This article applies the theoretical framework of ‘ritual failure’, a sub-discipline of ritual criticism, to Paul’s discussion of circumcision in his letter to the Galatians, Philippians and Romans. It is argued that the application of this theoretical perspective clariﬁes the dynamics at stake and provides a new way of understanding the development in Paul’s position regarding circumcision. There is movement from an attitude of strong propagation, by way of indifference and a subsequent attitude of rejection, to one of modiﬁed reintegration into Paul’s thinking. At every turn of this development, ritual failure plays a pivotal role and functions as a catalyst for the development of Paul’s theology.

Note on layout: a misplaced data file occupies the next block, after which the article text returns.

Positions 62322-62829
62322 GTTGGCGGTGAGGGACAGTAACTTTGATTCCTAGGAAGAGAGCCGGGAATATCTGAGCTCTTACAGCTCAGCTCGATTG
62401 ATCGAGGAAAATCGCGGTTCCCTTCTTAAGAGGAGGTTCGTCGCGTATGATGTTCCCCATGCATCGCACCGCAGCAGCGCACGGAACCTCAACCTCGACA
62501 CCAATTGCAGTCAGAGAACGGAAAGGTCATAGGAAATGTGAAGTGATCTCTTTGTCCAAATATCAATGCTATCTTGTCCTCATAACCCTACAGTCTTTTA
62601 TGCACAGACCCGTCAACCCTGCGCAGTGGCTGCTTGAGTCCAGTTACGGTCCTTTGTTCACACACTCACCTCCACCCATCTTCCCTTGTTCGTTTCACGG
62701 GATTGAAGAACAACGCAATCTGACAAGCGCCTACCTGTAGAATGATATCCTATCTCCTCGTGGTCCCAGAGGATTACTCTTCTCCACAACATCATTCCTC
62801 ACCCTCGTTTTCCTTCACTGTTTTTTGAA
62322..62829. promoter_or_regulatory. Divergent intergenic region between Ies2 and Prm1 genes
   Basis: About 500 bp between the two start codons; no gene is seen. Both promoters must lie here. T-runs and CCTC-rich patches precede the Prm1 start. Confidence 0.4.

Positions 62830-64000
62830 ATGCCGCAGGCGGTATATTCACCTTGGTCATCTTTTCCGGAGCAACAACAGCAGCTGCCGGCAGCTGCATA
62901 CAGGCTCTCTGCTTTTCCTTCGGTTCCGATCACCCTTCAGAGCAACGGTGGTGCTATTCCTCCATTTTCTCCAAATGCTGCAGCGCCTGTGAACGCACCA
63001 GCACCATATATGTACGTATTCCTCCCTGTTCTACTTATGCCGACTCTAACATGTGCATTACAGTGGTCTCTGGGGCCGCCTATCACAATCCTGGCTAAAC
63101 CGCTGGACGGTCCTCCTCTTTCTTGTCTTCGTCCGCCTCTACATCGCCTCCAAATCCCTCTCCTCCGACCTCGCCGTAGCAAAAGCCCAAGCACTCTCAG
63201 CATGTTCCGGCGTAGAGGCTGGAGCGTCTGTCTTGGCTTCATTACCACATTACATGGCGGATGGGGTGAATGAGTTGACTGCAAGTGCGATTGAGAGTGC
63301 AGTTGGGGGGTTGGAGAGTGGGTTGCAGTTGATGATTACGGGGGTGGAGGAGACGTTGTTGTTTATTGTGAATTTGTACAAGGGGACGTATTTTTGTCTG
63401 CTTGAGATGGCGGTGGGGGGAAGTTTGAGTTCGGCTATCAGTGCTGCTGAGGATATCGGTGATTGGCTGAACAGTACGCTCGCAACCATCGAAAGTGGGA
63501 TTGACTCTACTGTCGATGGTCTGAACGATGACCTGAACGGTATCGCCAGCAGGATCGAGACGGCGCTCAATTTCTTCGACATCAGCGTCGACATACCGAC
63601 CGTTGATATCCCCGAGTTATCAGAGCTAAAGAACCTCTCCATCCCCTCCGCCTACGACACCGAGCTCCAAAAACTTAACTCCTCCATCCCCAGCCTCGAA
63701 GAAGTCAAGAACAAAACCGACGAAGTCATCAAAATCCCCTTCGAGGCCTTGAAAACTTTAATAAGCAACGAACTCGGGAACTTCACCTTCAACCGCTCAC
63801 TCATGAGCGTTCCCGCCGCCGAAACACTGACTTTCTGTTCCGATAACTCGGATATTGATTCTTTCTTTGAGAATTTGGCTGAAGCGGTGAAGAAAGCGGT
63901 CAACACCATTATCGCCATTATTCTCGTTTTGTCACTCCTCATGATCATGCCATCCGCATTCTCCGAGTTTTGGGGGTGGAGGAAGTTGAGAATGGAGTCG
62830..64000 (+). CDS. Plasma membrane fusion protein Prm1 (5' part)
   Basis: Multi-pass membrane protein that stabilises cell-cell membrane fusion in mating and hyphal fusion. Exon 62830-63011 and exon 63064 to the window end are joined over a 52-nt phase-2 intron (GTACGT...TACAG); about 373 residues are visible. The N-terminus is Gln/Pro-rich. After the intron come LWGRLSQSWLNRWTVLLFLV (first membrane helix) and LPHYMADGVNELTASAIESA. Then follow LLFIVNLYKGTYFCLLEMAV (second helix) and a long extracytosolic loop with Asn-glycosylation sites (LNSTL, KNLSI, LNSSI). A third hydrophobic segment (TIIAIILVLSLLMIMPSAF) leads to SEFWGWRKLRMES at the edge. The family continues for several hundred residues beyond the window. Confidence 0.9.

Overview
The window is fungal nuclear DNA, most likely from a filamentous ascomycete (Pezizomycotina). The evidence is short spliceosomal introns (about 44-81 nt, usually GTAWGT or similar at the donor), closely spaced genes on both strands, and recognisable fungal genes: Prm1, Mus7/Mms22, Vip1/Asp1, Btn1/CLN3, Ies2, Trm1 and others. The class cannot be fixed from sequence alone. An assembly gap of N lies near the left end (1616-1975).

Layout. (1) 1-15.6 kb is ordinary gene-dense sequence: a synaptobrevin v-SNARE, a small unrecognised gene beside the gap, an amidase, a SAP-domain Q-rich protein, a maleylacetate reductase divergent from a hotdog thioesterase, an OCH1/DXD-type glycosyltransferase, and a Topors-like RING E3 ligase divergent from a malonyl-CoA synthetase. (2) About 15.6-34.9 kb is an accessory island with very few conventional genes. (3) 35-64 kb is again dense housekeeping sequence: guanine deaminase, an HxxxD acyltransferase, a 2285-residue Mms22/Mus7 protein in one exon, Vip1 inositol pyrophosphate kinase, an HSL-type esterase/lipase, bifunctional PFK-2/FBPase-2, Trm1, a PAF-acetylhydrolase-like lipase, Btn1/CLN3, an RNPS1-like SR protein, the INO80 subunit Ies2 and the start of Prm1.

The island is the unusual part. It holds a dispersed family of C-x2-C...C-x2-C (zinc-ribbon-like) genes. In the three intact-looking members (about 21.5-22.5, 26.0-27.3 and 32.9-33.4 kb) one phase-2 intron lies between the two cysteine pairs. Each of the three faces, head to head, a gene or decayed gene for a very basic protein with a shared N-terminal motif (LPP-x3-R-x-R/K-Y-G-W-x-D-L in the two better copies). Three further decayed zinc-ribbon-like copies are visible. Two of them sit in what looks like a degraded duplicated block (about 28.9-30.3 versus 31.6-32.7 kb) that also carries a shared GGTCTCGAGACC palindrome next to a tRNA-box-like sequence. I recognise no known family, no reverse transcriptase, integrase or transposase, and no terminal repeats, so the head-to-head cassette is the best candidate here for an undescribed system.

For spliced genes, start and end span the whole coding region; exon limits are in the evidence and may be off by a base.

- New Testament
- Ritual failure